I am pleased to say this is in stark contrast to Oldham Council when we have had to face emergencies such as Maple Mill and the tragic gas blast in Shaw.

On a more positive note, it was however a tremendous relief to learn, following enquiries made by my Liberal Democrat colleague; Councillor Chris Gloster; that none of the tower blocks in this Borough have been clad with any inflammable material as Grenfell appears to have been.

At a time like this, I am sure the Leader will want to reassure members of this Chamber; and more importantly the residents of our Borough’s tower blocks; and their friends and relatives; that all of the components of any type of external cladding system used in this Borough are safe.

Also that the evacuation procedures for tower blocks in Oldham have been thoroughly reviewed in recent days to ensure that they are up-to-date and follow best practice.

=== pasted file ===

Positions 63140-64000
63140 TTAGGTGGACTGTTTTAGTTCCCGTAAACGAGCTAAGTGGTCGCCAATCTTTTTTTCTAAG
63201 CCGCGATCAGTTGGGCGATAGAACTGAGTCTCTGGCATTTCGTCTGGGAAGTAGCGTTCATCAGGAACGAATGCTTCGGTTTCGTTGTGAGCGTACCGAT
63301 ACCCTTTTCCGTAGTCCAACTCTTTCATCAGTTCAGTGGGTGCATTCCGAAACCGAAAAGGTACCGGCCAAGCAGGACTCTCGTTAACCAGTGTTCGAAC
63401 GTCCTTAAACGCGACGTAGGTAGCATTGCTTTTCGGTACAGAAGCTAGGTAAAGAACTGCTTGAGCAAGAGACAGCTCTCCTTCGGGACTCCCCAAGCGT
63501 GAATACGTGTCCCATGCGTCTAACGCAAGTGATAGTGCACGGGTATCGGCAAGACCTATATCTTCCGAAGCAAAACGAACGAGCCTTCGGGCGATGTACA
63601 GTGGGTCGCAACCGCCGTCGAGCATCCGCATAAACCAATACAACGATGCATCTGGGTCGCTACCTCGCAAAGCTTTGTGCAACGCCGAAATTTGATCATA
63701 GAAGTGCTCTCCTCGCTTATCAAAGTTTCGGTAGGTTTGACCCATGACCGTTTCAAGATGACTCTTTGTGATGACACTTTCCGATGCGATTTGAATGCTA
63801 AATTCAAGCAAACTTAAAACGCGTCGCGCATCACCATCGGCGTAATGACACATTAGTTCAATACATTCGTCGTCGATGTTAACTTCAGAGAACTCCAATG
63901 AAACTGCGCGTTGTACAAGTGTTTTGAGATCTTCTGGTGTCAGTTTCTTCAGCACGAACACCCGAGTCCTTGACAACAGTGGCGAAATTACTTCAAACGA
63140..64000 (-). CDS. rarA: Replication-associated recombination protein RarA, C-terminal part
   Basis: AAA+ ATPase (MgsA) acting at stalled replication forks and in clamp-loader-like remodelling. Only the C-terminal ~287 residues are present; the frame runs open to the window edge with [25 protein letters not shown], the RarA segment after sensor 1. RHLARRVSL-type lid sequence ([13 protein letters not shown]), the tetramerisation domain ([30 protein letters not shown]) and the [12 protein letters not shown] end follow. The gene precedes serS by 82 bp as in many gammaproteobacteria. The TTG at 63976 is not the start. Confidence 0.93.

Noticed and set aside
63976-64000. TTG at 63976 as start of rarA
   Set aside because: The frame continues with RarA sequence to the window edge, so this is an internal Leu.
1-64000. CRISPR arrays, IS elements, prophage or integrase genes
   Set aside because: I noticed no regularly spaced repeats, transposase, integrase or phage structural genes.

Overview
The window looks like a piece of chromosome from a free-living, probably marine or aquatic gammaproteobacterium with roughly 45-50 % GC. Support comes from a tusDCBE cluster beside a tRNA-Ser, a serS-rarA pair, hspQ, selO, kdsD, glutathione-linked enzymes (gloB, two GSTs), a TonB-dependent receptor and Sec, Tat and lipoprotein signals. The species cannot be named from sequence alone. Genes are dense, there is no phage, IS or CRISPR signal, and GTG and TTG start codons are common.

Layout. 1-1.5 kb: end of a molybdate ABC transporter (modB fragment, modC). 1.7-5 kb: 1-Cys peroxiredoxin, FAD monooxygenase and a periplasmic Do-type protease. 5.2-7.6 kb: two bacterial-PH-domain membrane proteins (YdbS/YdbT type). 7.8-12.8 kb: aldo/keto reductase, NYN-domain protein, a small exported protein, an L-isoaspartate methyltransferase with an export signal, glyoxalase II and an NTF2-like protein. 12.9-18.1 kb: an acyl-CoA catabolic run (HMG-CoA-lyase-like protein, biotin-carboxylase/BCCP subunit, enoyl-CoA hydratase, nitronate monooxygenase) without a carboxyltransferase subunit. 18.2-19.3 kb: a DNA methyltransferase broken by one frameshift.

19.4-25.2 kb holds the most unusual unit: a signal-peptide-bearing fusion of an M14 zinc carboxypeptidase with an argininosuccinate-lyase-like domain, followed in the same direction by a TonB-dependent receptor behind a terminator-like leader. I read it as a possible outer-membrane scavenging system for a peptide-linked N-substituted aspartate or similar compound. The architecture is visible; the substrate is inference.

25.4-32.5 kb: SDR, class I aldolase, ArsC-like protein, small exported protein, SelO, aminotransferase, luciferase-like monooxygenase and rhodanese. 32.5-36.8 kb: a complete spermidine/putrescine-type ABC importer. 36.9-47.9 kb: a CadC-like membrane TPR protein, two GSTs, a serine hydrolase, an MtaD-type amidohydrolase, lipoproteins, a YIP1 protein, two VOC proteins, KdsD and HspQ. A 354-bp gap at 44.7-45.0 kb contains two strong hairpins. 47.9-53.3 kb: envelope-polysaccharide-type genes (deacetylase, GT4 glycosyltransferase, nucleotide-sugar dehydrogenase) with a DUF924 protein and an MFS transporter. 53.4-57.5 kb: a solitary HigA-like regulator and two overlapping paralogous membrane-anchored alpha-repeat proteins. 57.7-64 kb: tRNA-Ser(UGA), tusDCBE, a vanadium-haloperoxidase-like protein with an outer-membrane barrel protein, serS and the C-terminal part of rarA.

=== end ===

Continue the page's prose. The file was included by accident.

Mr Mayor, I would like to ask the Leader for this reassurance tonight and also for a brief summary of what the current advice to tenants and occupants of such tower blocks is in the event of a fire?

Also what is happening to other public buildings in the Borough that could possibly be clad with similar materials as used in Grenfell such as leisure facilities, education buildings and health service accommodation to name just three?

Council 12 July 2017 – Leader’s Question 2 – School Places

For my second question to the Leader tonight, Mr Mayor, I want to return to an issue that I have raised many times in this Chamber before – namely the education of our Borough’s children.

I was disappointed, and, in all honesty, sad, to read recently that once more Oldham was bottom of the class when it came to the number of our children who miss out on attending a secondary school of their choice.